Giving Compass' Take:
- Here are three pathways for companies to improve their disability-inclusive design to make an impact in the upcoming year.
- How does disability-inclusive design support disability justice and advance representation?
- Read about disability inclusion in philanthropy.
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When I began writing about disability six years ago, it seemed the majority of disability-related media coverage and product design was centered around senior citizens. Representation has improved since then, but there is still a long way to go. The reality is that anyone can find themselves disabled at any time. People at all life stages require products and places to fit their needs. That’s the beauty of disability-inclusive design. It isn’t “just” for one group: Inclusive design can be used by and benefit all. And it can make sound business sense.
Here are three ways businesses can use disability-inclusive design to make meaningful changes in 2024 and beyond.
1. Increase accessibility-focused offerings within existing major retail sites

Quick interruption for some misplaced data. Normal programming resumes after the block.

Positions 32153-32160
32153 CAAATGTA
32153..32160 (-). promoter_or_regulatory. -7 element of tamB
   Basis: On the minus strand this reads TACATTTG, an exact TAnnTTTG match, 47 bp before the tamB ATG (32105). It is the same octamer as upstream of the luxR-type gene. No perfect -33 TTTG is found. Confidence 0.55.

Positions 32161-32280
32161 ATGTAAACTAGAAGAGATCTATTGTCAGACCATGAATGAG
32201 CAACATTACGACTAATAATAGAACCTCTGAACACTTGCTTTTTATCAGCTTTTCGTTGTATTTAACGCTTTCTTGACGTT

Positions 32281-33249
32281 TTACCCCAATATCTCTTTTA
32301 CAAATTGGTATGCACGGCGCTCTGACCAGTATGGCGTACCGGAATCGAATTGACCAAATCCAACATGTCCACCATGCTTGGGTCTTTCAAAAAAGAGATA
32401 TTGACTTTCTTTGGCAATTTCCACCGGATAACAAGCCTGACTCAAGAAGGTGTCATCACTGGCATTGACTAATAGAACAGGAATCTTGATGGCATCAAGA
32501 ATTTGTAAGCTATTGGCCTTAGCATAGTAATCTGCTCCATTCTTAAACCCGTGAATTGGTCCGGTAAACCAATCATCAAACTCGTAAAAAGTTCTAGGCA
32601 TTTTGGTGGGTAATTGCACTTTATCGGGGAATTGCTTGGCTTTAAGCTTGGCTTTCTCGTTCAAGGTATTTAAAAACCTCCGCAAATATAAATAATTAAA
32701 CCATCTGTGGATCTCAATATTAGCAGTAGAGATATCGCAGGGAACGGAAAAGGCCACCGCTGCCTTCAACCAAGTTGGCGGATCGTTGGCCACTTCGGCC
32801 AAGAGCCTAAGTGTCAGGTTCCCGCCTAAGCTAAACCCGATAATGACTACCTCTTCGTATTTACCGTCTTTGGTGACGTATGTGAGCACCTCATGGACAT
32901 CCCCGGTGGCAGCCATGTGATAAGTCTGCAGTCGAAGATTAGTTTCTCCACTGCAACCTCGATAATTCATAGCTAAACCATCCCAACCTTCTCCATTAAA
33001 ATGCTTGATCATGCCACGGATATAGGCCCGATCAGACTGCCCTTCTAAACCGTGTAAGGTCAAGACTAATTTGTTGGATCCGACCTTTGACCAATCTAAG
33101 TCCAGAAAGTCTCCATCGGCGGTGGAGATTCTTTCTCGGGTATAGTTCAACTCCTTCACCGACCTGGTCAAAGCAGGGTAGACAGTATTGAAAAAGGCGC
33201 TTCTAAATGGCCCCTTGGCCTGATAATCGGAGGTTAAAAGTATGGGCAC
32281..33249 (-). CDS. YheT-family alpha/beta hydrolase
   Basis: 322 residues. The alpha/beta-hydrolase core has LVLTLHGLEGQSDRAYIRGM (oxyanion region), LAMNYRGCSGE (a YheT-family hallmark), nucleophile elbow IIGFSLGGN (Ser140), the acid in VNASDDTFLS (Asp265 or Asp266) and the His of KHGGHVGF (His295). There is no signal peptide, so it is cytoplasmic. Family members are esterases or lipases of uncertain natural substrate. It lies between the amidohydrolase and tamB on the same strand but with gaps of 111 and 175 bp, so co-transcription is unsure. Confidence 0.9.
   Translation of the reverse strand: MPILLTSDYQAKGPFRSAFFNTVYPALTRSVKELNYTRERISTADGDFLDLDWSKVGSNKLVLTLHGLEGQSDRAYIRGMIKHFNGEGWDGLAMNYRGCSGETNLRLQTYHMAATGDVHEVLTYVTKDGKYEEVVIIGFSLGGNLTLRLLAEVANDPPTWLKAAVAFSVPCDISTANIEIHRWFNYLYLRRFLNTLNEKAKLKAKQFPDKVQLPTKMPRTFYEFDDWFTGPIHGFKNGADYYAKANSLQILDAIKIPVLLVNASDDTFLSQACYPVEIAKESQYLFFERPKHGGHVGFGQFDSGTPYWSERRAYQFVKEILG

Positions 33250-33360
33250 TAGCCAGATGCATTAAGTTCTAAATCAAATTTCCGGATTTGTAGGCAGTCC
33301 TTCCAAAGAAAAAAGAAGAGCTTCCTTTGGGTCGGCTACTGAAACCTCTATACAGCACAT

In 2023, several major retailers introduced dedicated categories on their websites to assist customers in finding disability-inclusive products in one place.
The Adaptive at Walmart marketplace features disability-inclusive housewares, mobility aids, medical supplies, adaptive sports equipment, educational products and more. Target’s specialized storefront focuses on children’s items. The page has links to adaptive fashion, disability-related books, sensory furniture and toys, and more.
2. Focus on products that actually reach and benefit consumers
We’ve seen the scenario countless times: A company introduces a “game-changing,” innovative new product that promises to make an entire industry more inclusive for the disabled community. After a few months (or even weeks), we never hear of the miracle project again.
The reality is that these items are often never actually sold in stores. They remain prototypes or are manufactured in extremely limited quantities, and were created solely to generate publicity and awards.
Lego Braille Bricks are an exception to this rule. The toymaker first introduced the bricks in 2019. Each plastic block has raised studs corresponding with a letter or number in braille, a tactile language system designed to help visually impaired people. The bricks are made to be used in conjunction with all other Lego bricks and sets.
3. Couple disability-inclusive products with policies
What if, instead of devoting resources to garnering short-term buzz, a company focused on including more disabled creators and voices in every step of the creation process? When these long-term issues are addressed, and people with disabilities are represented across all levels of the organization, there is a greater opportunity to create accessible, inclusive products that make a real difference.
Read the full article about disability inclusive design by Megan Amrich at Triple Pundit.